Effective Business Relationships

  • By Mercia Group
  • 8 October 2012 00:00

Following on from our last blog about turning clients into advocates, we looked at how you could work with your existing clients to create new business. In this blog we focus on relationships and personality styles so you can adopt the right strategies when dealing with clients.

What is a business relationship?

An association between two parties that consist of, and are affected by

  • A shared objective
  • Independent needs and goals
  • Perceptions of each others' goals and objectives
  • Rules of engagement / boundaries that describe the relationship transactions
  • Similarities and differences in style / culture / behaviour / personalities

Steps to effective relationships Respect: To what extent do you understand and respect your contacts' perspective, his or her 'map of the world'? Trust: To what extent do you develop and maintain trust through your behaviour? Rapport: To what extent are you attuned to your contacts' social style?

PEOPLE make the difference

What happens when the client believes that experience or expertise, price and levels of service are pretty much the same - no matter whom they instruct?

They tend to choose the consultant they like, trust and respect the most. What's more, they will keep their business with that firm - as long as they are treated in a way that matches their expectations.

The problem is, no two prospects react in precisely the same way....so how do you decide what they are looking for and adapt your approach to provide it?

Social Styles is a useful tool that shows how to understand the chemistry of business relationships; analyse first impressions, brief 'phone conversations, information from letters to decide the kind of person you are dealing with and know what they're looking for. To understand the styles in which they feel comfortable doing business; develop your versatility.

Understanding how people react is equally important when it comes to getting the best from staff and colleagues. It saves so much time and hassle if everyone concentrates on the real issues instead of clashes of temperament.

There are four main personality profiles. First consultants must learn about their own profile and the effect they have on others. Then they must learn to recognise the profiles of their clients and prospects. Each profile has markedly different characteristics and needs to be approached in a different way.

Spotting the difference

People are different. Different at thinking about things:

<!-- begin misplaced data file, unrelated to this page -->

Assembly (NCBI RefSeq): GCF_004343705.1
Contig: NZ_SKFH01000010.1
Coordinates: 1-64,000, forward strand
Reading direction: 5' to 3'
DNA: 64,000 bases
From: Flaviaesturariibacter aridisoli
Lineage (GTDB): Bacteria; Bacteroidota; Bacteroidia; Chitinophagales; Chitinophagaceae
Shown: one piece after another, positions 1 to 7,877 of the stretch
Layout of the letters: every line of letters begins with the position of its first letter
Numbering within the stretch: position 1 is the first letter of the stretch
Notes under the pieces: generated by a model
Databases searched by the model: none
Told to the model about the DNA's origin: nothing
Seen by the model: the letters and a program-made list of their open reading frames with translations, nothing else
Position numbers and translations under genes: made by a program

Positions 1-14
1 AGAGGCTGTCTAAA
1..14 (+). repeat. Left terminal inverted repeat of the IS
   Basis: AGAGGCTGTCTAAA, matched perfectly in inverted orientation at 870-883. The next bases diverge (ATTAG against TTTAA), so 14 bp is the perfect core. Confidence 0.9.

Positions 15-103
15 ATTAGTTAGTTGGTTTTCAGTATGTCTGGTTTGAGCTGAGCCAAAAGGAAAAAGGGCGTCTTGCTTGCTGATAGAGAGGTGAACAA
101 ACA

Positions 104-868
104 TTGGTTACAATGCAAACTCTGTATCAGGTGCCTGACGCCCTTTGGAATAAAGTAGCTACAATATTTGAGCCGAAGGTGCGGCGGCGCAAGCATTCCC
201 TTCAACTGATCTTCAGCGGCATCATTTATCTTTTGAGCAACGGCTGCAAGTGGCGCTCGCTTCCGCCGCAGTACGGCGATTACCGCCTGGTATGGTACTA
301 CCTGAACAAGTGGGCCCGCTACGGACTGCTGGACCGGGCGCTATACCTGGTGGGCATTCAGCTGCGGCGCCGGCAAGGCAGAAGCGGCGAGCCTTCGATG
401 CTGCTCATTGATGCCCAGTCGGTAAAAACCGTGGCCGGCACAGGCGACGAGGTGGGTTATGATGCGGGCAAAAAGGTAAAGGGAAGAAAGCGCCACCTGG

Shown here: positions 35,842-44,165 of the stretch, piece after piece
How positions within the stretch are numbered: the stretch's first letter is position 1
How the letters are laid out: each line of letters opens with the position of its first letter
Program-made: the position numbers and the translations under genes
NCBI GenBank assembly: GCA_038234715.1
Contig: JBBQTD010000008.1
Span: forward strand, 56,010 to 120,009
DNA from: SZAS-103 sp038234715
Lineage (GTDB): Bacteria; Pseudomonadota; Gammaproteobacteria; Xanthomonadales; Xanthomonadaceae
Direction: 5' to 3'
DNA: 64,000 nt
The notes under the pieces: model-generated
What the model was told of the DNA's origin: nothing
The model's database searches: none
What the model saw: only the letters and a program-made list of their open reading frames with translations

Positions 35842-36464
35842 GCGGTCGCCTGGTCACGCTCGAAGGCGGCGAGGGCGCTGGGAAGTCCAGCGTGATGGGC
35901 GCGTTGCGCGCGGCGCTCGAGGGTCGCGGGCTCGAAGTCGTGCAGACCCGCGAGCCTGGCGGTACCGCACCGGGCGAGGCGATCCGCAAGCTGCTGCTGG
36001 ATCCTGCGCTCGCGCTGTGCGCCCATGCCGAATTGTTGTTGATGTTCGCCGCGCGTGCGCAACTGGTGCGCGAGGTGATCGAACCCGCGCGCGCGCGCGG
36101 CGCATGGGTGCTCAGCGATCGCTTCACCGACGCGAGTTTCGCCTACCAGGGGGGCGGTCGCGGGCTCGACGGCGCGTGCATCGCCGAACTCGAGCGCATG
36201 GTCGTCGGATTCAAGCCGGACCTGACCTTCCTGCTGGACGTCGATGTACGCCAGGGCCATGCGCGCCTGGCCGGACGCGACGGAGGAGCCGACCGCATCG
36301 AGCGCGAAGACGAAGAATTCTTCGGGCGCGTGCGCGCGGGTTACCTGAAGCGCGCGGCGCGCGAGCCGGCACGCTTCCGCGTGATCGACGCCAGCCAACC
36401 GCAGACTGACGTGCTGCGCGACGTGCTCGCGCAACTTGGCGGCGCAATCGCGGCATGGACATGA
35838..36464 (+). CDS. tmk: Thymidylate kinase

• Decision-making
  • Use of time
  • Pace of working
  • Communication
  • Handling emotions
  • Managing stress
  • Dealing with conflicting opinions

Social styles We conclude our blog on creating effective relationships by looking at the four social styles and these are summarised in the boxes below:


There are two dimensions of behaviour dividing the different social styles: assertiveness and responsiveness.

Assertiveness is defined as the amount of control one person tries to exert over other people and situations. It is the forcefulness a person uses to express his or her thoughts, feelings, and emotions to other people. Assertive behaviour is divided into high-assertiveness and low-assertiveness.

Responsiveness is the readiness to which a person expresses emotions and develops relationships. Responsive behaviour is divided into high-responsiveness and low-responsiveness. The download at the end of this blog will give you insights on the four different styles and practical tips on how to handle them.


Permanent care: Delivering a quality client service is achieved by permanently caring about your clients. This care is demonstrated by:

  • Understanding and managing clients' needs and expectations from the start and throughout the relationship
  • Finding out what happens to clients by seeking client feedback and acting upon what you learn
  • Conducting post mortems when problems occur and acting to prevent recurrence
  • Setting high standards yourself for your team to follow and
  • Involving the whole team in client care- ask for their ideas and let them put these ideas into practice.

The 'PEOPLE' factor: Clients don't just buy products or services, they buy benefits and solutions to problems and they buy PEOPLE.

Positive Approach | Easy Access | Open on Fees | Prompt Action | Lasting Relations | Enthusiasm

From the various matters discussed during this course, you will hopefully have been able to identify areas where you feel you or your firm could improve your approach to managing client relationships.


You might also be interested in these articles…